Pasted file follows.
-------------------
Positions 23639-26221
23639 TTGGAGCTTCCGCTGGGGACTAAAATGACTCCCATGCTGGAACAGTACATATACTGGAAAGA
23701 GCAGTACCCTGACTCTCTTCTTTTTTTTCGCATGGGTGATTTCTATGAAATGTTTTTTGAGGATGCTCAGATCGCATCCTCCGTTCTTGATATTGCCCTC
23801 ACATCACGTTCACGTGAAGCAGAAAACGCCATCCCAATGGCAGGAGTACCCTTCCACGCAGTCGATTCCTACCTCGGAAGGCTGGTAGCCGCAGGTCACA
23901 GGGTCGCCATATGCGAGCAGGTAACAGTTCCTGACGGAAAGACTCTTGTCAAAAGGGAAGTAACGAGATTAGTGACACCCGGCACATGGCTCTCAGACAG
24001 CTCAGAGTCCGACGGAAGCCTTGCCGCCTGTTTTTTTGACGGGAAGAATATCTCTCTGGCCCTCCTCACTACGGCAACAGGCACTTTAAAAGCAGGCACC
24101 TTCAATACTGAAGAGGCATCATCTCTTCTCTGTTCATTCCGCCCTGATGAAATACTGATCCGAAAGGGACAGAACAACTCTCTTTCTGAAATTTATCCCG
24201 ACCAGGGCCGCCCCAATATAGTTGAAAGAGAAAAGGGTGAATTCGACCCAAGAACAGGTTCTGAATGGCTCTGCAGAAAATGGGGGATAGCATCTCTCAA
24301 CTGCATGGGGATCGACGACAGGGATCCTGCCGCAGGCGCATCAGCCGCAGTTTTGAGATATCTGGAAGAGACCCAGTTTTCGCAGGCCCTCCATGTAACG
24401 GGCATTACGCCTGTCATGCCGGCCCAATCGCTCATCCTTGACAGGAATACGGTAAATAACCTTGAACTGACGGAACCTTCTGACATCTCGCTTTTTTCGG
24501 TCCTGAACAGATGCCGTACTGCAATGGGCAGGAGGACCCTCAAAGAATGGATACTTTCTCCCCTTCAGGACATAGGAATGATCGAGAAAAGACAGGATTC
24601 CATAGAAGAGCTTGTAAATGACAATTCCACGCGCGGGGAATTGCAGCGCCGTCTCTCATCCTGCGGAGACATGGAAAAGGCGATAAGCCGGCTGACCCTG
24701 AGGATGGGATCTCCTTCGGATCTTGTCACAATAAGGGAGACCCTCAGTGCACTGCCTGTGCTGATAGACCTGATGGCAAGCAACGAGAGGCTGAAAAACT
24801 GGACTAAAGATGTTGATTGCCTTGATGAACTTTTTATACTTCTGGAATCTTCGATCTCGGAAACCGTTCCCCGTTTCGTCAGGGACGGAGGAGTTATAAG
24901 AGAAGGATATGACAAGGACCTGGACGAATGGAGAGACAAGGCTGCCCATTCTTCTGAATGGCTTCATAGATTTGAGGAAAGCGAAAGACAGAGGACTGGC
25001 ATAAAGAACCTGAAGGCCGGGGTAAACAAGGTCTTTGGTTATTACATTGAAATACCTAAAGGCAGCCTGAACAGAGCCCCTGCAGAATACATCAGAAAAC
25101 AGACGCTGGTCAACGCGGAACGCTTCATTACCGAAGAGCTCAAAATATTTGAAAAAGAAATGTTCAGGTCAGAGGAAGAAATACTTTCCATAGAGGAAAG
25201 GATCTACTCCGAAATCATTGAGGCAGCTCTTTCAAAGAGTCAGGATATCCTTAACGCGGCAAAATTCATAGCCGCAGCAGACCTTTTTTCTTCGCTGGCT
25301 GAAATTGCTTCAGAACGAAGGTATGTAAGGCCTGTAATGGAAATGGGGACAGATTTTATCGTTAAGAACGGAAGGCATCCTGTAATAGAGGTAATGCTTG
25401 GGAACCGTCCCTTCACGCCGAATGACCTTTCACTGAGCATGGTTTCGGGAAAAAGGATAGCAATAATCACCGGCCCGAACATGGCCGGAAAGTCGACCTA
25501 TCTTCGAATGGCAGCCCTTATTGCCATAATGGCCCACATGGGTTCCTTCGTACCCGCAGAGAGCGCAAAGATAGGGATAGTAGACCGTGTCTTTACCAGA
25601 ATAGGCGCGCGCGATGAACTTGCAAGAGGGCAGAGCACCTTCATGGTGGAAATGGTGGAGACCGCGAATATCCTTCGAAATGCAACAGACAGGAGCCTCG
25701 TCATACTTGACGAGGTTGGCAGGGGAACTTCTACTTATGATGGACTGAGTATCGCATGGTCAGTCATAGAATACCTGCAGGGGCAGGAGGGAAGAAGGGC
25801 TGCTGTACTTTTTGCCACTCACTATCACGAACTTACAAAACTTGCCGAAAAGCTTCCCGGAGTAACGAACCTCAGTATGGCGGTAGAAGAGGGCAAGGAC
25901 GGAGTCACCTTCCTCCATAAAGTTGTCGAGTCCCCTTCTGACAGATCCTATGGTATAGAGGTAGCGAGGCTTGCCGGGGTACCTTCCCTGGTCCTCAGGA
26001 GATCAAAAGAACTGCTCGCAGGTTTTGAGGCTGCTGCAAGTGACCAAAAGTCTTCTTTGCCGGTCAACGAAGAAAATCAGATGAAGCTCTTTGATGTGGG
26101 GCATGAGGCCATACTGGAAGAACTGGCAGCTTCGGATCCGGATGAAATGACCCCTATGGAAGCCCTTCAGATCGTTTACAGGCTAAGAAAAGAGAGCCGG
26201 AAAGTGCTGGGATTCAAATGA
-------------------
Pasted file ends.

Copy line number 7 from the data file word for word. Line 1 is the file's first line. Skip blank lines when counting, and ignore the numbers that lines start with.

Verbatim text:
24101 TTCAATACTGAAGAGGCATCATCTCTTCTCTGTTCATTCCGCCCTGATGAAATACTGATCCGAAAGGGACAGAACAACTCTCTTTCTGAAATTTATCCCG